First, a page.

While appraisers are generally forbidden from interpreting laws applicable to a policy, they undoubtedly have an obligation to provide reasonable and reliable services within the confines of the laws which regulate their activity. In Colorado, for example, the regulation is practically non-existent.
Interestingly, there appears to be only one common law case in Colorado which is applicable to the appraisal clause. In Wagner v. Phoenix Insurance Company, 348 P. 2d 150 Colo: Supreme Court 1960 the court affirmed the appraisal clause was not a required precedent to a Plaintiffs right for cause of action.
Otherwise, Colorado has does not appear to have made a single ruling relative to the appraisal clause since 1960. This is somewhat shocking in comparison many other states which have extensive laws applicable to the appraisal clause. For example, New Jersey has a statute which mandates the standard appraisal clause, and requires that appraisers find the actual cash value amount of the loss. See N.J.S.A. 17:36-5.20.
As such, New Jersey courts have consistently stated: The purpose of the appraisal clause is to remove the valuation of damages issues from the court and provide a speedy, cost effective and efficient method of determining damage issues by allowing either the insurer or the insured to select this alternate means of valuing the loss. See Elberon Bathing Co. v. Ambassador Ins. Co., 77 N.J. 1 (1978).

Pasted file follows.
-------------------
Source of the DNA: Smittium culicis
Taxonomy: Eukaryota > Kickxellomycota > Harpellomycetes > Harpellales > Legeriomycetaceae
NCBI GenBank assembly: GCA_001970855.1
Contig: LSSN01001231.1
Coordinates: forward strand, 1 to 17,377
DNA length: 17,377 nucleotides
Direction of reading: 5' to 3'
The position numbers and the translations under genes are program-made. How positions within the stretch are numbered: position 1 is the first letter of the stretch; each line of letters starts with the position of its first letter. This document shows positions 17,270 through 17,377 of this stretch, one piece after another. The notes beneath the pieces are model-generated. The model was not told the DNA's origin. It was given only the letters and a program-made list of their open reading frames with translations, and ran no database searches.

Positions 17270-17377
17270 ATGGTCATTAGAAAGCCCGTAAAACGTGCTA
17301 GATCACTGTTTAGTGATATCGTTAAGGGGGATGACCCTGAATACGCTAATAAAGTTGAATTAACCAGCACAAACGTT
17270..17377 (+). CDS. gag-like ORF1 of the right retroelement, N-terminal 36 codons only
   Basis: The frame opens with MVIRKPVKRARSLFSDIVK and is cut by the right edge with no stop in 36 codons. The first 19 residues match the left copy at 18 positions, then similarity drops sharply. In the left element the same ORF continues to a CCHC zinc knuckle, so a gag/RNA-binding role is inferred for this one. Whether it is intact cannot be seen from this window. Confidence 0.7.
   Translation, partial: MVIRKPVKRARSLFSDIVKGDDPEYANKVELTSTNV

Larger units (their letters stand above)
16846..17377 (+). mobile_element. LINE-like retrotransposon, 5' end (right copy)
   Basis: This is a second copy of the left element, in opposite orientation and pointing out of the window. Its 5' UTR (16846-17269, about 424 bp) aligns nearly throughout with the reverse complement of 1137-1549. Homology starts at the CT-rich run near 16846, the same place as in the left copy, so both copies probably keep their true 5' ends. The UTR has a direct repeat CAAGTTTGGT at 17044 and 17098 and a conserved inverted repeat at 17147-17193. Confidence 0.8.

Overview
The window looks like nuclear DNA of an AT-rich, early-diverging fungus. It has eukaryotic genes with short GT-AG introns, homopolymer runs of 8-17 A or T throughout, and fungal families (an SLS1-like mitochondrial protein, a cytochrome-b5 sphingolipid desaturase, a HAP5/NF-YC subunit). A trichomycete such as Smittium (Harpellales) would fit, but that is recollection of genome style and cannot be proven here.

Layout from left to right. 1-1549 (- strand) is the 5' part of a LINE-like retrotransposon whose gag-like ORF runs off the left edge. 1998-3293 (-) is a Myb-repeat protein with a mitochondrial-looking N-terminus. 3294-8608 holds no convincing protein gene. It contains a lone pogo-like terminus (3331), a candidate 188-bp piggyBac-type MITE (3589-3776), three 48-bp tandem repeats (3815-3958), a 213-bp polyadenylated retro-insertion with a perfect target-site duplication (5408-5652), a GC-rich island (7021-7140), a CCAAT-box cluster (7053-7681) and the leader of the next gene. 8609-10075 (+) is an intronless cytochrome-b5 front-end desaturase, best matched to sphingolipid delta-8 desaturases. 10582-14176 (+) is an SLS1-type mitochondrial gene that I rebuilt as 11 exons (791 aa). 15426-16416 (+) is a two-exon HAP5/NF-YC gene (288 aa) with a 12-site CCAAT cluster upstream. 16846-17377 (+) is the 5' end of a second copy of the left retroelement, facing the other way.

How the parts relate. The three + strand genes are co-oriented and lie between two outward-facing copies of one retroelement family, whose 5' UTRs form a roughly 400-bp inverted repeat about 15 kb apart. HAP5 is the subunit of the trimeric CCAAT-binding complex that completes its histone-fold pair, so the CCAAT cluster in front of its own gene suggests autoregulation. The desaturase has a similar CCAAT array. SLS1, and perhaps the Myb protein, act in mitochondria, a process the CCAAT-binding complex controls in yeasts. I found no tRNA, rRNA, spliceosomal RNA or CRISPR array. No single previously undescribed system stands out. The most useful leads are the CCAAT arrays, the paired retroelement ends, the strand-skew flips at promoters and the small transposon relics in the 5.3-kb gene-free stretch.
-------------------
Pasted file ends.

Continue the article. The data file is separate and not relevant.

The first affirmation in Elberon is the key to our opinion on whether its appropriate to comment on figures not directly related to the amount of the loss. In the first argument, the Elberon court affirmed that appraisers who disregard information related to depreciation and actual cash value are in violation of their duty under the statute to analyze that information.
Oregon and many other states have also adopted similar common and statute law.
Cause to vacate consideration of Depreciation and Actual Cash Value within the Appraisal Clause.
The foregoing facts amount to the fact that appraisers should not consider depreciation and/or actual cash value in Colorado. Colorado courts and lawmakers surprisingly have not examined the details of the appraisal clause, which in turn allows the majority of appraisers and umpires to run wild throughout the process, often applying figures where they are not appropriate. Since the appraisal clauses do not require examination of depreciation and/or actual cash value, and these issues are appropriately addressed within the policy, they are relegated to consideration by the court and not the parties directly handling the appraisal dispute.